This evolution will change healthcare dramatically, in particular. We will evolve from a reactive to a proactive healthcare system. It’s not about making people better anymore. It’s about preventing people from becoming ill. The same will happen in the business world. Once everything is connected, consumers will expect a faster than real-time customer service. If products become smart, they will know upfront when they will break down. At that moment, consumers will expect a solution before they discover the problem.
CS: Some people predict an all-digital future for customer interactions. You don’t agree. Why not?
SVBroWe are approaching an era of ‘human-like’ customer service. An era where it will be very hard to tell the difference between the digital and the human interface. Consumers may even like the digital interface more than the human one, as the digital interface will be faster, more up to date, and possibly even more friendly. On the other hand, people still like to connect with real people. Especially when something goes wrong, we like to have human back up. Even a company like Amazon now has the ‘Mayday’ function on Kindle. Mayday connects customers with a human employee from Amazon. From a distance, the Amazon employee is helping out the customer. The goal is to resolve issues, not just make everything digital.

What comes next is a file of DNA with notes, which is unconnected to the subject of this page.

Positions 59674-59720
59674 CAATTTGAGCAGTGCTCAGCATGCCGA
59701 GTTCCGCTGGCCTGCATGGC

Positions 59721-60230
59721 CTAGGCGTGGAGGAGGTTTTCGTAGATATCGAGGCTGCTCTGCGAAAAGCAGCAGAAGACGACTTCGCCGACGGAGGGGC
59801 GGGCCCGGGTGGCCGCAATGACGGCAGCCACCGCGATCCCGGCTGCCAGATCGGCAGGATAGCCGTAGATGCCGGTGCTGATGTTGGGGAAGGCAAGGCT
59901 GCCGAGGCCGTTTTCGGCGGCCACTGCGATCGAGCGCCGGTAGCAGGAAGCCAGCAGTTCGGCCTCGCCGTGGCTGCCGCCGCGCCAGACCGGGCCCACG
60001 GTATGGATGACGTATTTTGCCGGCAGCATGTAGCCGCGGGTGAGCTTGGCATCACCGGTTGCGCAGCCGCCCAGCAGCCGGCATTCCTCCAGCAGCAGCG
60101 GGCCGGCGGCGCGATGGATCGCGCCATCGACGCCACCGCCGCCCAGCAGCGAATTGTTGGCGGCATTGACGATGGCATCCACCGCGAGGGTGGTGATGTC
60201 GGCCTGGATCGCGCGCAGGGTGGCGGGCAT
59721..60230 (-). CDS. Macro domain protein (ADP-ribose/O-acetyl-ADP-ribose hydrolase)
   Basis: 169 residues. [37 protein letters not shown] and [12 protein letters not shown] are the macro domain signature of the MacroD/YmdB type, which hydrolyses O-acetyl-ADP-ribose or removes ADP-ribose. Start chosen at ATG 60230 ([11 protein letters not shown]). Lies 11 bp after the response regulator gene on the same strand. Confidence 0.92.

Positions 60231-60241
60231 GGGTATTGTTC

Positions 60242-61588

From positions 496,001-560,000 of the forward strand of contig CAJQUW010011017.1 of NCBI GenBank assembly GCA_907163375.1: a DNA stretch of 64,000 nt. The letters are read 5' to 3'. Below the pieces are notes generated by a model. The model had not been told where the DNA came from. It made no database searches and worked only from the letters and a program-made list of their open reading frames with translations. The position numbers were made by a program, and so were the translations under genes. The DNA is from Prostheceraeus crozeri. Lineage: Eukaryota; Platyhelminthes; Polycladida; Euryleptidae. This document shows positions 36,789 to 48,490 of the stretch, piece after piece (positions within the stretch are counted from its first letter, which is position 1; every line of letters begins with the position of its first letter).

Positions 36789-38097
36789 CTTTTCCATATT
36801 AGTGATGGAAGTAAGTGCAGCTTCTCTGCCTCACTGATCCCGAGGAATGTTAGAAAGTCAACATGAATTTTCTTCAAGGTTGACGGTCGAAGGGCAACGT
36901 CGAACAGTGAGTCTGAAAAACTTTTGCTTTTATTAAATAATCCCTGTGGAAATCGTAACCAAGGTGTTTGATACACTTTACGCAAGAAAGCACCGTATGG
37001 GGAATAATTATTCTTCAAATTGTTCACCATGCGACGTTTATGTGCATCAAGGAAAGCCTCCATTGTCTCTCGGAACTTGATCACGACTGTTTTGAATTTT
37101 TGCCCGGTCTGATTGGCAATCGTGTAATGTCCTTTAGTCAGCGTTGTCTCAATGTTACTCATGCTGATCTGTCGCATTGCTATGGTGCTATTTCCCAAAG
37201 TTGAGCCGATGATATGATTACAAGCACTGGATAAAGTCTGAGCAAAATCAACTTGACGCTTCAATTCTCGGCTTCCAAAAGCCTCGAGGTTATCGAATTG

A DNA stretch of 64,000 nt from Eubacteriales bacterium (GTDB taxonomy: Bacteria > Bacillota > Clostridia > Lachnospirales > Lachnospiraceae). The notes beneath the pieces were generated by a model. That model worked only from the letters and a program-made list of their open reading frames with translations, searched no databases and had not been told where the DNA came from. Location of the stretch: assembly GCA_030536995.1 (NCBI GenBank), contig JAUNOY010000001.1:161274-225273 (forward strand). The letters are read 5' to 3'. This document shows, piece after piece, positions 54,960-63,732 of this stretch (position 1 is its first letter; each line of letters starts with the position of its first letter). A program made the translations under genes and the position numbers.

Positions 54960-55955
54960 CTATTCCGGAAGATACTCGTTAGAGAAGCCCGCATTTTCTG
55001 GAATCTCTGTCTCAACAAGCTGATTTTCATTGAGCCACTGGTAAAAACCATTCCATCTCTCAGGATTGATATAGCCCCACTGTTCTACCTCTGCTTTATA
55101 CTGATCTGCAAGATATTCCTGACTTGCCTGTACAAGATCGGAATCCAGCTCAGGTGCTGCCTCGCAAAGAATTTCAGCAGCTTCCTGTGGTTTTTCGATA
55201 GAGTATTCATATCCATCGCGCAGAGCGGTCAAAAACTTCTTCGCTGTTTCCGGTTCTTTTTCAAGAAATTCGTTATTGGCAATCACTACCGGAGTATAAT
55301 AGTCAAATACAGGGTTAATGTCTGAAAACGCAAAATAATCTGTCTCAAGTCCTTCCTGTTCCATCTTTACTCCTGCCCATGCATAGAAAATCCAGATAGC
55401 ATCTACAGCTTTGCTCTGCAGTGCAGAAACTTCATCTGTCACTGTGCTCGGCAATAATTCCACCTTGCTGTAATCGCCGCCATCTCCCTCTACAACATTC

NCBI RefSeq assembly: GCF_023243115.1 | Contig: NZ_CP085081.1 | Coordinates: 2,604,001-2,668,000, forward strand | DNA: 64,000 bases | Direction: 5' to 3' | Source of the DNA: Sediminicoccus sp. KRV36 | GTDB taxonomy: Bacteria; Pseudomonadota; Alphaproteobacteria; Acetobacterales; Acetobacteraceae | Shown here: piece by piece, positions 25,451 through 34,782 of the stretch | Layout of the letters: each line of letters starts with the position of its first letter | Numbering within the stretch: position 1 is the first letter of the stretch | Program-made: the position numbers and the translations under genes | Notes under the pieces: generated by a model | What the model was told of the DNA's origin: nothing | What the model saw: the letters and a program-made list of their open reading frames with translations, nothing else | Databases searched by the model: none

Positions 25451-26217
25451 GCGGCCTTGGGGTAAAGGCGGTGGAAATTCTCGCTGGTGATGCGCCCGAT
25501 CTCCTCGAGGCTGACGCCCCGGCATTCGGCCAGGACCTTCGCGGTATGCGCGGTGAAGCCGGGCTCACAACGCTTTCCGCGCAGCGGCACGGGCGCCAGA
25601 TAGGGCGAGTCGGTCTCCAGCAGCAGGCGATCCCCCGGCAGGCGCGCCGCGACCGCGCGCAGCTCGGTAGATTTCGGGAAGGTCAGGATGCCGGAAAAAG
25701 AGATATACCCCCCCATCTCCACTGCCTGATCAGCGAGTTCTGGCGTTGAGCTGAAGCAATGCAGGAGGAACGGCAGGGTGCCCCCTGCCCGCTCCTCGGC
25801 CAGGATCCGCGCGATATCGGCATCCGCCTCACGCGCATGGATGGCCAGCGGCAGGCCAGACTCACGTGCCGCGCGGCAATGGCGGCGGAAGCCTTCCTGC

CS: Are there any other examples of companies that successfully integrate the digital and human world?
SVBamWalt Disney World is a great example. Since 2014, 50 million visitors each year have used MyMagic+, a new type of holiday management system, in which the customer occupies a central position between a wide range of state-of-the-art contact options. The key element in the concept is the ‘MagicBand.’ Every visitor receives an armband with an integrated Mickey Mouse logo. This armband allows them, among other things, to open their hotel rooms, enter the amusement park, make payments, etc.
The MyMagic+ concept is brilliant. It is improving customer experience, it is creating more business value for Disney, and it is creating the smartest database ever built by a large corporation. The online and offline boundaries disappear when you are in Disney World. In my opinion, if you want to know what the future could be like in the entire world five years from now, book a holiday at Disney World. Once you have lived it, you won’t want anything else. In Disney World, you also understand right away that consumers don’t care about privacy if the experience is fantastic. Disney created a system where data and connectivity improve the customer experience.
CS: How can companies enable similar initiatives?
SVB: For the customer, it’s about Big Data, which is all about big relevance. Modern consumers expect to receive some form of added value in return for all the data they provide. To ensure that they get it, a three-step pyramid model shows how data can be used to heighten customer relevance across digital and human channels (see Figure 1). And when you use technology to better enable human connections, disruption will lead to customer devotion.